The new Mayor of London, Sadiq Khan, has signed off on a project to illuminate 17 bridges across the Thames. £250,000 of government money has been pledged, alongside hundreds of thousands of pounds of private investment, to complete a public art project with an estimated cost of £20m, which has asked artists and architects to come together to design light sculptures for several of London’s historic bridges.
While the project brief appears well-thought out and progressive, the full wording of the guidelines is ambiguous. Campaign groups are hoping to hold the Mayor and his project partners to a higher standard, since failures in lighting regulation across the world mean that billions of pounds worth of energy is lost every year, often from the public purse.
The Commission for Dark Skies (CfDS) is at the forefront of the UK’s battle against light pollution, for many reasons an environmental hazard but one that very few people consider at the top of their environmental justice to-do list. If nothing else, the problem is a significant financial drain on public money. Due to poor positioning and regulation of lighting, €2bn worth of light shines into the skies of Europe each year. In the US, the figure is $2bn. The CfDS notes that if all lights shone only onto the objects they aimed to illuminate, we would save an immense amount of both energy and money. And public art projects are often the worst offenders.
The CfDS told The Canary that, in 2007, Southampton City Council proposed shining 4 powerful green lasers from their Civic Centre tower across the Isle of Wight, the New Forest and the South Downs towards Winchester. Their stated aim was “to give the city The Wow Factor”; the only proper interpretation of this factor being “wow, that’s wasteful”. An attendee at the council debate told the assembled councillors:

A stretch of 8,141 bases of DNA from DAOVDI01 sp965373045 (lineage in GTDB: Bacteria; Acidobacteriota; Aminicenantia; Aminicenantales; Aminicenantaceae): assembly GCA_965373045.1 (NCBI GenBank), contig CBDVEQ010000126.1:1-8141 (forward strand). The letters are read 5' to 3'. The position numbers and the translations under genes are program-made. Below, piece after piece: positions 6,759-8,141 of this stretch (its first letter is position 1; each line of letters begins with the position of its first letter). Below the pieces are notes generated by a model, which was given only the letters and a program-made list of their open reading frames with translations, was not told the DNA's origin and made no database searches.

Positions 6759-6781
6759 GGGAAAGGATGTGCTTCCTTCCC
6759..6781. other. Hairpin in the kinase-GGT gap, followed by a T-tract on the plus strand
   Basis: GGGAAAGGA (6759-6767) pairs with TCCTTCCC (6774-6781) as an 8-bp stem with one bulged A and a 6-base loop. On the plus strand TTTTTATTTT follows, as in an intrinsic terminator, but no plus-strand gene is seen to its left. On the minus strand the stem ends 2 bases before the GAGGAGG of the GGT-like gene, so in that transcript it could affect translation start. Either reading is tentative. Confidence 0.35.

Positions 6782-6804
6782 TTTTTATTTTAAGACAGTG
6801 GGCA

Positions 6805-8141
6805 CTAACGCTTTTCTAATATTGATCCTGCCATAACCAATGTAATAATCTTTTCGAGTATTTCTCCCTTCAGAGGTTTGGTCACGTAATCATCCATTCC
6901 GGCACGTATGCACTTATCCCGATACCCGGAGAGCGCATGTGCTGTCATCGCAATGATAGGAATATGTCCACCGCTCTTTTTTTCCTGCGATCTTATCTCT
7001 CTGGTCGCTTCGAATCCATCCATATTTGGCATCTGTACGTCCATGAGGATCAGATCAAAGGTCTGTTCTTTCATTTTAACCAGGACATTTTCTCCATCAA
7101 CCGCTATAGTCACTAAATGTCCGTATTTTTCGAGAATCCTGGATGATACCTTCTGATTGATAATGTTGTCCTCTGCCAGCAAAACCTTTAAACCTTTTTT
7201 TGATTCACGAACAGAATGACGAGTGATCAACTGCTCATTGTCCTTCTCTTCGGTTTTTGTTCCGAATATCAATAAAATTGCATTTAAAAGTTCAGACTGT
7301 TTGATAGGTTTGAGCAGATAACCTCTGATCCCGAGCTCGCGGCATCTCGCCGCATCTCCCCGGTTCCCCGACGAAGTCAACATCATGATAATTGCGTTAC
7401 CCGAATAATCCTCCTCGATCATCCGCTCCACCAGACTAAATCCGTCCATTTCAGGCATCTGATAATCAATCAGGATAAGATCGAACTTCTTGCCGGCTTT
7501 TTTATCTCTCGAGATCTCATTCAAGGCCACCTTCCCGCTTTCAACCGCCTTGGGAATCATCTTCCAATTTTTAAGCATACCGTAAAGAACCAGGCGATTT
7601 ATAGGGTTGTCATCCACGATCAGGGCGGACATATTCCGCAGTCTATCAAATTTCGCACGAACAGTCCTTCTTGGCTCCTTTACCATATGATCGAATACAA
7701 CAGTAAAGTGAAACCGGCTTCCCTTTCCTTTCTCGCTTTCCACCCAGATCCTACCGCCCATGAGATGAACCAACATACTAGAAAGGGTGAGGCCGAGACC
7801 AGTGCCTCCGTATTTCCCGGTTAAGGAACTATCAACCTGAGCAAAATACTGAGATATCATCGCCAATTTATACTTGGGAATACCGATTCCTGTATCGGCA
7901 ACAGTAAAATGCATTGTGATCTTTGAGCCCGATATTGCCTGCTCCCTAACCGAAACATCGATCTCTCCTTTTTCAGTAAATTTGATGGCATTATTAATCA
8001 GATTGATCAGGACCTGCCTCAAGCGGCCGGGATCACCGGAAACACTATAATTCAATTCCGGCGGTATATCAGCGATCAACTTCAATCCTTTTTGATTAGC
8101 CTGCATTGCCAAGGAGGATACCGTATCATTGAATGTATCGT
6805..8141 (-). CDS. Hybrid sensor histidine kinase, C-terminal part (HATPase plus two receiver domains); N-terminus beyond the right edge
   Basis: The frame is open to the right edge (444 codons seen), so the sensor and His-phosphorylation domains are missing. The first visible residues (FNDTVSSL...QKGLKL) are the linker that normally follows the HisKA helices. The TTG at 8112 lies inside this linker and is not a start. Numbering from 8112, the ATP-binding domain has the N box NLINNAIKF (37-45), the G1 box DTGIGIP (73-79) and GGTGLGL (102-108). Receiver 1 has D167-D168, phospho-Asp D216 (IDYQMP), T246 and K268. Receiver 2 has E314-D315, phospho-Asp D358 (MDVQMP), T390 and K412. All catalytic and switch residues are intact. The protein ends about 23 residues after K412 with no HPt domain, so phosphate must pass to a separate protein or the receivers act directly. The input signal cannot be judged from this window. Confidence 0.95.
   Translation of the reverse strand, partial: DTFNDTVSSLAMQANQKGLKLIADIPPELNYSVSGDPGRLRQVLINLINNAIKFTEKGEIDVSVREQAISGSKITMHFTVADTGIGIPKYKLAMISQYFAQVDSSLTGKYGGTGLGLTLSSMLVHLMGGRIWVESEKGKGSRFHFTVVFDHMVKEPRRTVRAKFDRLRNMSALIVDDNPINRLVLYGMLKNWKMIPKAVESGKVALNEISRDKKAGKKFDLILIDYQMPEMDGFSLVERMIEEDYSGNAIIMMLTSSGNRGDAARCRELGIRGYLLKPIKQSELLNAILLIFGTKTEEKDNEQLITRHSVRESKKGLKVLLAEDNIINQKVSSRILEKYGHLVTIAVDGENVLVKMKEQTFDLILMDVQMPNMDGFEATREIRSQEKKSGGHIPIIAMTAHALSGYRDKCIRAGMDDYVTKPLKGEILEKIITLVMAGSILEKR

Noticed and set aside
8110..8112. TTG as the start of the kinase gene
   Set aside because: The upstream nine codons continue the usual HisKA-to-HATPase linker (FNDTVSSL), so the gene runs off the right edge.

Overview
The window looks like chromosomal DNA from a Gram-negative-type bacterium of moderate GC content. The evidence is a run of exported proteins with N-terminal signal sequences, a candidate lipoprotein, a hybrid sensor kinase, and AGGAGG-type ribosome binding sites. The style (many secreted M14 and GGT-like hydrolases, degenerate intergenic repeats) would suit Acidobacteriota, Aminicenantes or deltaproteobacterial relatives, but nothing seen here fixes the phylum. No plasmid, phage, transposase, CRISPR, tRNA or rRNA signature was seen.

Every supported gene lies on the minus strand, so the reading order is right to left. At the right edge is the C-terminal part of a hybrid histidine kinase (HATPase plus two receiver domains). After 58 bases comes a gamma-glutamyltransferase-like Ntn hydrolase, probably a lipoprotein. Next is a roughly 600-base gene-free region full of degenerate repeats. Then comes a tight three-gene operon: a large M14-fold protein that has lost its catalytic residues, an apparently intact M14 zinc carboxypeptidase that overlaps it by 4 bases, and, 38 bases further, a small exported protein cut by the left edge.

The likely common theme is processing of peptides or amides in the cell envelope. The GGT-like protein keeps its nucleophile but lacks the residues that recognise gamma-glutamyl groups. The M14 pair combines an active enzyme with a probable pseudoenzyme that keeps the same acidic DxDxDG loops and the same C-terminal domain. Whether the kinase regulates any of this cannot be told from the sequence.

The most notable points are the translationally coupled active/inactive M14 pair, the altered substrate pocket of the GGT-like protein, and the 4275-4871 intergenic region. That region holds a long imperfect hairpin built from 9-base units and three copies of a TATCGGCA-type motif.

if I went to the New Forest and painted a green line for miles along the ground I would probably be arrested and remanded for a psychiatric report.
The council ultimately scrapped the project.
Investment in public art is particularly welcome at a time when arts funding in the UK has been drastically slashed. But the particularities of the Illuminated River project in London draw attention to both public and private sector reticence to think radically about the future of cities, energy usage, and investment.
The project guidelines make reference to both renewable energy and light pollution. But they also hold back significantly, stating that the designs should only minimise energy use “if appropriate”.
This is all too reminiscent of the lighting industry’s lax approach to the environment, and the government’s equally lax approach to regulation.
Few Britons, least of all city dwellers, will ever see our galaxy, the Milky Way. But it is visible from Earth and can be seen with the naked eye (when there is no light pollution). To imagine such circumstances, photographer Nicholas Buer has used CGI and time-lapse techniques in his short film Blackout City to create a London where light pollution has been obliterated. The resulting landscape, without man-made lighting, is nothing short of incredible.
As the CfDS says, we should only accept “the right amount of light, when and where needed”. And this simple but radical approach to all public projects needs to be enforced. But at the moment, so much of our regulatory structures are dominated by industrial, rather than environmental, concerns. So we can only hope that Khan, the Illuminated River project’s backers, and the artists who take on the designs keep a sustainable vision of the future of energy in mind in the coming months.
Read about light pollution via the Commission for Dark Skies.
Write to your MP about the project.
Read other Canary articles on energy.
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Featured image via NASA
Inline image via Commission for Dark Skies
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